I agree that the current system of preselection tests does not assess the important things, nor the essential skills…I am currently waiting for my test results (the tests were computer based) for the AD/36/05 concours, which is the first concours for permanent officials that has been organised for Romanians (it’s actually a concours for Romanian translators, so we only had an EU knowledge test and a verbal reasoning test, piece of cake) I started preparing for these tests more than a year ago, bought a bunch of books and the lot, and did thousands of MCQ questions. But through it all, I found myself wondering…how is knowing some of the stuff that is contained in those books really gonna help me if I do manage to become a EU translator? Especially the EU Ultimate Test Book, through which I learned such useful facts as what colour the EU Official Journal is and how many yens is a Euro worth 🙂
All the best Aurora! I would hope the percentage of people that will be taken from your concours might be slightly higher than the general concours I took. I do think the people that wrote the Ultimate Test Book were having a bit of a laugh though – some of the questions there are even more ludicrous than the questions in the actual test.
It strikes me that there is quite a depth of discontent about the system, but is there any consensus on what actually should be done instead? Should we just have verbal and numerical reasoning – and more of them – in the first round, and less EU knowledge?
Yes, you work hard on this and you get in. I agree. I didn’t work, I don’t get in. But that does not make the system *right*. An ability to be a boring sod and spend months learning useless facts is stupid as far as I am concerned – this should be a test to assess skills and an ability to be an effective administrator, not some arcane form of endurance test that bears no resemblance to the job that a Commission official will do.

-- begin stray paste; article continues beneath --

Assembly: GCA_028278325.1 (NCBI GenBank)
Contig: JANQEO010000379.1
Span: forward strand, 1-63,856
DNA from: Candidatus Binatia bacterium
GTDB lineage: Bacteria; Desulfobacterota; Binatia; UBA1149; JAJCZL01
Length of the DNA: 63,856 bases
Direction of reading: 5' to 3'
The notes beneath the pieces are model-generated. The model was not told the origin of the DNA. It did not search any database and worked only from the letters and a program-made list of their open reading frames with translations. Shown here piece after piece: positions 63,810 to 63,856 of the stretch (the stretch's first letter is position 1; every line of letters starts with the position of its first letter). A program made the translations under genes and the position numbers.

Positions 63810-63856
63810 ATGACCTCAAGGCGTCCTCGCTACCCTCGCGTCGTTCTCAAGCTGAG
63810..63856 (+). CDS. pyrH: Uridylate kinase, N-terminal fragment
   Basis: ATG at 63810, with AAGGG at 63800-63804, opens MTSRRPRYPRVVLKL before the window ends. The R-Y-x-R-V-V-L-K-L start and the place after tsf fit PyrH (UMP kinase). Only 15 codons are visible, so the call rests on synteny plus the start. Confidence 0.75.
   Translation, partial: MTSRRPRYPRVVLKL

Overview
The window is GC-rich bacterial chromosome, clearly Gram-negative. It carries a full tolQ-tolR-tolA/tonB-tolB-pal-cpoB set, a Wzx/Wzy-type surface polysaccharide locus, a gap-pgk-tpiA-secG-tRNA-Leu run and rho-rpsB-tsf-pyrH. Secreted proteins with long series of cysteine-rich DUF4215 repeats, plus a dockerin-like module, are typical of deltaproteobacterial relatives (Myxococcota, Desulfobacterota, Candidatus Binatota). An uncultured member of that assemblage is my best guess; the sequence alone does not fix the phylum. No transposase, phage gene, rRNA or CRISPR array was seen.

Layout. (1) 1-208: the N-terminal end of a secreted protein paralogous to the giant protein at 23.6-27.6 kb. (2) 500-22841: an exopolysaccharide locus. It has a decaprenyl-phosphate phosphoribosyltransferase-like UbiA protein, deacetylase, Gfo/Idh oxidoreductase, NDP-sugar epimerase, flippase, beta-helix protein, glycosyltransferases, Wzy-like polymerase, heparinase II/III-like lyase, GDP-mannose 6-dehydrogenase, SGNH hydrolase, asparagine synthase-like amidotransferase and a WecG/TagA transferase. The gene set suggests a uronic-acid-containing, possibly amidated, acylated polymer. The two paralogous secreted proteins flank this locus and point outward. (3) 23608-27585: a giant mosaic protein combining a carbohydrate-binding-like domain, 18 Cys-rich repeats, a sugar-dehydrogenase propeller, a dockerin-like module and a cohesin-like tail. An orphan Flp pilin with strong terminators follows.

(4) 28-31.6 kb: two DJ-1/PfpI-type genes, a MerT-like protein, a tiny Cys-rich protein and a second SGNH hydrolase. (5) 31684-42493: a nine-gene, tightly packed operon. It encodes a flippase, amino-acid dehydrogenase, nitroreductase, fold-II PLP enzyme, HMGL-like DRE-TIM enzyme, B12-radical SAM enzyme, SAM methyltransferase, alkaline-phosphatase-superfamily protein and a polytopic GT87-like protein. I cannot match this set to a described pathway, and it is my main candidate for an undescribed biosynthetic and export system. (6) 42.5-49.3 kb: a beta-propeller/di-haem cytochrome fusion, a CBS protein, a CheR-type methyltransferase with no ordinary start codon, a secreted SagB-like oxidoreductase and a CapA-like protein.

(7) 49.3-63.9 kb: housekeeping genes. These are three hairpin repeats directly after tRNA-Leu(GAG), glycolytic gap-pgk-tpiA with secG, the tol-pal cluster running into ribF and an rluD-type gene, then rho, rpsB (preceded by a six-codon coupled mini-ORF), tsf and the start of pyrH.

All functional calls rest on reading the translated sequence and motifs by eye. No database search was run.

The reason why the EU runs these preselection tests is not because the stuff in them is that important in itself. They are knock-out tests because nobody in their right mind is going to correct a complete set of exam papers for 18000 to 20000 candidates – and quite understandibly so. There has to be some mechanism to reduce the candidates down. One thing the preselection test does is quickly identify those who couldn’t be arsed to study for it or who come up with all the excuses not to. The instructions are very clear and if this is what you have to do to get to get to the next round then this is what you have to do. Those who are really serious about it tend to get through, through effort and study (just like sebastian says) no matter how useless they personally might think it to be. They look towards the end goal and not just at the immediate hurdle. Those who couldn’t be bothered can hardly claim to be showing the determination that the EU institutions publicly state in their competition notice they require.
I suppose you passed the pre-selection test?
If you indeed studied just a few hours, chapeau.
I doubt it though. I further disagree that is is mainly a question of luck. I think it is a question of how much you study and of how much you are willing to memorize rather irrelevant details (as the Sacharov price, the various European Years, e.g. the European Year of life-long learning, the inflation of European Cultural Capitals etc.). Concerning your strategy for questions one doesn’t know the right answer: “interesting” concept. Just doesn’t work. If you look at the correct answers in AD/26/05 you will find that in Test a) there were 9x a, 9x c, 14x b & 8x c, in Test b) 5x a, 16x b, 15x c & 4x d and in Test c) 9x a, 10x b, 13x c & 7x d. If it worked for you, you were indeed lucky.